"I like it because it tells a story. I first saw it about three years ago but I'd had it in mind for years and years before that, in black and white I think, because I'd only ever seen it in a book. It's a wonderful reddy colour and terrifically drawn. I saw it really by chance. I'd gone to the museum with a friend and I didn't know it was in there but then I saw it and realised that it had been in my head for so long. I was amazed by how small it was although it's really powerful, which makes it seem large."
The Dead Christ was found in Mantegna's studio in Mantua after his death in 1506, but was probably painted about 20 years earlier. It depicts the body of Christ, laid out cold, feet first, the foreshortened view (Mantegna's hallmark) leading the eye back from the Saviour's too small feet to his too big head. If anything, the imperfections of scale and perspective add to the picture's power: the image seems condensed, intensified. You can't look at it and glance away - it holds your eye until you've covered every inch of dead flesh and examined all four wounds in his hands and feet. The effect of it isn't so much gruesome as overbearingly sad, or, as Aitchison puts it: "If ever a painting was clear, it's this one. It's fantastically clear about the story it's telling - there's no muddling about. It couldn't be any other way."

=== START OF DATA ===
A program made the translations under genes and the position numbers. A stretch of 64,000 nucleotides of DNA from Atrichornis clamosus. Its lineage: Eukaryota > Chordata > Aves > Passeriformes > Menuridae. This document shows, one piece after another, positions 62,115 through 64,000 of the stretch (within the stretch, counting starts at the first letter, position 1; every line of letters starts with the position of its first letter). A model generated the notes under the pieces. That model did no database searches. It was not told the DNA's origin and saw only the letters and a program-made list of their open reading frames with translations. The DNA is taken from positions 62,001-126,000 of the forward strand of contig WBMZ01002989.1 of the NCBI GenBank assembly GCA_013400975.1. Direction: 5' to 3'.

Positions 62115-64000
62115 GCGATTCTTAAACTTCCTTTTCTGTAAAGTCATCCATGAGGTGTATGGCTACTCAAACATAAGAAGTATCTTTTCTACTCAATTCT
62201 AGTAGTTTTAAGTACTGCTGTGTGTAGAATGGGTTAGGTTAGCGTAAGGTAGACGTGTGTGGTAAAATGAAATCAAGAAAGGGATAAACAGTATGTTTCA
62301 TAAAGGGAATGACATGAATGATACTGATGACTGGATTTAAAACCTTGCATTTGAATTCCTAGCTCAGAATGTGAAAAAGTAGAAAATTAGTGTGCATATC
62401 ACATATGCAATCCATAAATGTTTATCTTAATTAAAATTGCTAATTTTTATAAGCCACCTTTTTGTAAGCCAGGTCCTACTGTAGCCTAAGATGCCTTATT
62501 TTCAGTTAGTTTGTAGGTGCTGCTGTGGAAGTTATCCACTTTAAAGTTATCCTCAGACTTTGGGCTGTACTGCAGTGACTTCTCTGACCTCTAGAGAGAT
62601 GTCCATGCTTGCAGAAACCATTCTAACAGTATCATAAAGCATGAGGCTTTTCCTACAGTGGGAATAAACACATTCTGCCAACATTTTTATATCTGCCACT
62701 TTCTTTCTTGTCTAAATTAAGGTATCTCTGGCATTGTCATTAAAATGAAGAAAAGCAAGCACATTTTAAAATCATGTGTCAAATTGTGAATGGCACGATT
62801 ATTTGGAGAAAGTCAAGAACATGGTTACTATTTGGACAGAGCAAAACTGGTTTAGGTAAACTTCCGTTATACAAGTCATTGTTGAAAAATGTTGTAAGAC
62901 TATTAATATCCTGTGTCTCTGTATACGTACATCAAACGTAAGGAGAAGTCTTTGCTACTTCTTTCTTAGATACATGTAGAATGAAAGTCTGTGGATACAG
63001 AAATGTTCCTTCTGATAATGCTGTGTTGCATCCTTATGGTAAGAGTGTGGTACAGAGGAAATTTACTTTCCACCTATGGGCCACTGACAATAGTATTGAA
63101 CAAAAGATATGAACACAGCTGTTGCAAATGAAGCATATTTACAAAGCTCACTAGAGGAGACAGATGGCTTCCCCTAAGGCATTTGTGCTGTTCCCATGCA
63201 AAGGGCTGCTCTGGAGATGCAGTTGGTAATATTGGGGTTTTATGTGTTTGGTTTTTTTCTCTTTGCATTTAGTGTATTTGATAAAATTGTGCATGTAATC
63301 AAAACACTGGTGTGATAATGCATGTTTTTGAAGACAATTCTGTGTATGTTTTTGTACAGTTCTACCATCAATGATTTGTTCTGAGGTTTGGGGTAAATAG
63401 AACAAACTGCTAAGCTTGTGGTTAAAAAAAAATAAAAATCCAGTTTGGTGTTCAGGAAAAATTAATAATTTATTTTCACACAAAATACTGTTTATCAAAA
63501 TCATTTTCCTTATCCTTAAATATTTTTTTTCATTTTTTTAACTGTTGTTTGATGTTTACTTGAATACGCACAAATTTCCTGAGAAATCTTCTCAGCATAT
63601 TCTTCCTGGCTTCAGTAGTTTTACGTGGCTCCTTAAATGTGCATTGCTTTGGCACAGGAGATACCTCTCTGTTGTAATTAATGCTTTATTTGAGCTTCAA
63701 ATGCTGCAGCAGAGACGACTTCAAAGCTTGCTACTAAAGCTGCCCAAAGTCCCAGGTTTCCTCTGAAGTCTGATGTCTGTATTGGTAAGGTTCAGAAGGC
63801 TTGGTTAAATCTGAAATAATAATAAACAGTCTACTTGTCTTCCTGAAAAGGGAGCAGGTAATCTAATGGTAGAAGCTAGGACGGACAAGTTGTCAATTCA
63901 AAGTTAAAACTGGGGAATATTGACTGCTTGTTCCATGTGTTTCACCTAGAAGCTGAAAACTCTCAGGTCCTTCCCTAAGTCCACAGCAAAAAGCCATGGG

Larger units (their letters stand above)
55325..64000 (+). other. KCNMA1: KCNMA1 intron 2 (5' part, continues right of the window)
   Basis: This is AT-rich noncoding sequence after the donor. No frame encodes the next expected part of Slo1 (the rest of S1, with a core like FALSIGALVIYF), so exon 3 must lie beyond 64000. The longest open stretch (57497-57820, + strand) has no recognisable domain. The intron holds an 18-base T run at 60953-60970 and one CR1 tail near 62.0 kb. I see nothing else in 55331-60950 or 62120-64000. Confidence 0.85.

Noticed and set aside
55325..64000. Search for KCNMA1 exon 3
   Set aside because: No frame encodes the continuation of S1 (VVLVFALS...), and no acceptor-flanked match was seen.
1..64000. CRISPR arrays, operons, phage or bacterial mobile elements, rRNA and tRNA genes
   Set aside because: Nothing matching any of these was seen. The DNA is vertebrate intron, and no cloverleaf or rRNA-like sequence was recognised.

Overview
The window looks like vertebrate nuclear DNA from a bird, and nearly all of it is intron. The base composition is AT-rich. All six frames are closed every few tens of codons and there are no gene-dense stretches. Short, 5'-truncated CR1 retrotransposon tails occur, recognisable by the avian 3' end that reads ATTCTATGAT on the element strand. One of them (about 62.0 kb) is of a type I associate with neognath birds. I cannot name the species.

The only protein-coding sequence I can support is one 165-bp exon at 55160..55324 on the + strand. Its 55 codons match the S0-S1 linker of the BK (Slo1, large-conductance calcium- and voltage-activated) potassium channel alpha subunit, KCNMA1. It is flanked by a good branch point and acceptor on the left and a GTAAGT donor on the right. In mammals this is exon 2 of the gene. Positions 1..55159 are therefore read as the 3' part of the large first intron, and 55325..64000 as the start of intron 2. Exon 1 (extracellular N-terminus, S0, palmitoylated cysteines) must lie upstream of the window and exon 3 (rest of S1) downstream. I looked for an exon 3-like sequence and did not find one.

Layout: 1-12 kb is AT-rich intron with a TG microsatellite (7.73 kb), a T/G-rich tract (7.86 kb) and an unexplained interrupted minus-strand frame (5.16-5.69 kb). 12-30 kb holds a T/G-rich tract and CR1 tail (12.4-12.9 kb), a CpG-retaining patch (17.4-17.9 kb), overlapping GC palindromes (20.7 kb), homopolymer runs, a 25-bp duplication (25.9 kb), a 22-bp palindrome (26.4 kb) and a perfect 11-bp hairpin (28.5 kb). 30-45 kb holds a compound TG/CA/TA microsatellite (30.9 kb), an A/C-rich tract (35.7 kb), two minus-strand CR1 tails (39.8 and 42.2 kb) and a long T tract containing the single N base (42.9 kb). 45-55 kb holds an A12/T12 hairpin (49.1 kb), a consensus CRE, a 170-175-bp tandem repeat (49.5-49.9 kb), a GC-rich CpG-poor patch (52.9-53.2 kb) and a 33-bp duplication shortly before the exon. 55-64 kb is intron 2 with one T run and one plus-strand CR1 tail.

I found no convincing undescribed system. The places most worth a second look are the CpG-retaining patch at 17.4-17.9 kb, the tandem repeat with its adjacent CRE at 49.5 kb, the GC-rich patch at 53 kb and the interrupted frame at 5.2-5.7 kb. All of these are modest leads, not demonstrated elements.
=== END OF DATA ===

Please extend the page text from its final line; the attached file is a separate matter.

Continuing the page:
Andrea Mantegna's `The Dead Christ' is in the Pinacoteca Brera in Milan (00 392 722 631). A recent `Crucifixion' by Craigie Aitchison can be seen as part of a survey of `British Figurative Art' at Flowers East, 199-205 Richmond Road, London E8 (0181-985 3333) to Monday, and a group of his small paintings are on show at Wiseman Originals, 34 West Square, London SE11 (0171-587 0747) to 30 SeptReuse content